Design and optimisation for next-generation wireless LANs
What we offer:
IEEE 802.11 denotes a set of Wireless LAN (WLAN) standards and is one of the most deployed wireless access technologies worldwide. Among the most prospective next generations of the technology are
- IEEE 802.11p, which is also known as WAVE (Wireless Access for the Vehicular Environment)
- IEEE 802.11n, where higher throughput is achieved using MIMO (multiple input, multiple output) technology
- IEEE 802.11e, the main advantage of which consists of implementation of Quality of Service (QoS),including packet bursting
The research of the London-based university submitting this offer is focused on the adaptive communication protocol design, performance analysis, modelling, simulation, optimisation and standardisation for the next-generation IEEE 802.11 WLANs as follows:
• The design of a new medium access control (MAC) layer scheme called Adaptive EDCA (AEDCA) that
extends the 802.11e EDCA (Enhanced Distributed Channel Access), by increasing the contention
window during deferring periods when the channel is busy, and by using an adaptive fast back-off mechanism when the channel is idle.
• An HCCA (HCF - Hybrid Coordination Function - Controlled Channel Access) reference scheduler was proposed in the 802.11e specification. The researchers have shown that this reference scheduling
algorithm is only efficient for flows with strict constant bit rate (CBR) characteristics. However, a lot of
real-time multimedia applications (e.g. videoconferencing) are variable bit rate (VBR) flows.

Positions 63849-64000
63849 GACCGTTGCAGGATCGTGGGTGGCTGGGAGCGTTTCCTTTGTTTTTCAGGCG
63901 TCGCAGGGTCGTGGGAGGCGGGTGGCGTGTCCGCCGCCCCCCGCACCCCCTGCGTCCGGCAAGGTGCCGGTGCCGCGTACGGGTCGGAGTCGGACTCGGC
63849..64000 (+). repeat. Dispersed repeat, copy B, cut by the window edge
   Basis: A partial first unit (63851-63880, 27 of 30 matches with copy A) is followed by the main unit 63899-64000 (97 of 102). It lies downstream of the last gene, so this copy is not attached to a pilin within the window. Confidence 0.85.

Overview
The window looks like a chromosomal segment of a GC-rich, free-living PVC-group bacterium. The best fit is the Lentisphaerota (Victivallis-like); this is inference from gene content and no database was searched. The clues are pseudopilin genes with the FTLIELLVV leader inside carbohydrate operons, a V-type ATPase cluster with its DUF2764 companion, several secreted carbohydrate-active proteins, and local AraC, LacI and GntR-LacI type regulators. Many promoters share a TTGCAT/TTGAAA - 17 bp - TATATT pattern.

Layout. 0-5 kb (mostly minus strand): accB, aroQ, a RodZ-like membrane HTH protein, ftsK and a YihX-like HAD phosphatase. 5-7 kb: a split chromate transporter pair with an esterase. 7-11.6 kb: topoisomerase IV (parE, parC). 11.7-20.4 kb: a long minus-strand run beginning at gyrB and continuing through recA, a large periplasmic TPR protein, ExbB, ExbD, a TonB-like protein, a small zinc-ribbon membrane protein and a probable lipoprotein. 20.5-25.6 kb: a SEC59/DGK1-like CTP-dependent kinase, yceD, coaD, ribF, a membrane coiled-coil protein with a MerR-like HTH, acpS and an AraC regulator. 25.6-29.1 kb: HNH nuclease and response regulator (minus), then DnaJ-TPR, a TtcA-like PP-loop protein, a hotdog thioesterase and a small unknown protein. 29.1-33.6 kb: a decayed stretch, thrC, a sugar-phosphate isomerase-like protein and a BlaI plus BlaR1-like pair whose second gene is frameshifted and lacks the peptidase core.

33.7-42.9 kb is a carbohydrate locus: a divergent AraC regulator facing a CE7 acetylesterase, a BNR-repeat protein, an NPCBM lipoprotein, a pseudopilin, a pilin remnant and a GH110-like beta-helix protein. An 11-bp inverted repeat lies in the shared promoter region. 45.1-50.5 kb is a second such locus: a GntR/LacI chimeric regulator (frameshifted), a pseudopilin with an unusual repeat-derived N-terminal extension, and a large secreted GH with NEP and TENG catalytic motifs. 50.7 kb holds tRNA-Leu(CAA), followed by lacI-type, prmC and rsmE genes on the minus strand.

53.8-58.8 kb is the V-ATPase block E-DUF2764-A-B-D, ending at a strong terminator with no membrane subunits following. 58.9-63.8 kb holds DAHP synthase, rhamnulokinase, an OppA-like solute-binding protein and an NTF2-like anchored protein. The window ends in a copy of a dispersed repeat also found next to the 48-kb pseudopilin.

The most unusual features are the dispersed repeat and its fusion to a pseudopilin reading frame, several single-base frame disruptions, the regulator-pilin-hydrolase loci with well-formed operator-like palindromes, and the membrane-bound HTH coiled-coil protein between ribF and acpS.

• 802.11n is an ongoing next-generation high-throughput WLAN standard that intends to support about 400-600Mbps physical (PHY) layer data rates with more than 100Mbps effective throughput measured at the MAC layer. However, recent research work demonstrated that the throughput of
802.11 networks is bounded by the overhead of the MAC and PHY layer protocols and implementation.
A new scheme has been designed and proposed called aggregation with fragment retransmission
(AFR) to the 802.11n standard group, which supports transmissions of very large frames and partial
retransmissions in the case of channel errors.
• 802.11p is to support wireless connectivity amongst vehicles. The scope of this research is to design
and implement a cross- layer mechanism (routing-MAC-PHY) to optimise the performance of
802.11p-based vehicular networks with QoS support.
Innovations and advantages of the offer:
- Novel and effective resource allocation and management schemes for wireless LAN systems.
- A new scheme called aggregation with fragment retransmission (AFR) to the 802.11n standard
group, which supports transmissions of very large frames and partial retransmissions in the case of channel errors.
Experimental results show that the new scheme significantly improves the performance of standard
EDCA in terms of throughput, delay, loss and fairness metrics.
A performance study indicates that AHCCA could support bandwidth and delay requirements for both
CBR and VBR flows under a large range of network loads.
What are we looking for:
- Type of partner sought: Industry
- Specific area of activity of the partner: Telecommunications & IT (e.g. equipment providers, network
- Task to be performed by the partner sought: Support further development and implementation in
wireless testbeds and experiments.
- joint further development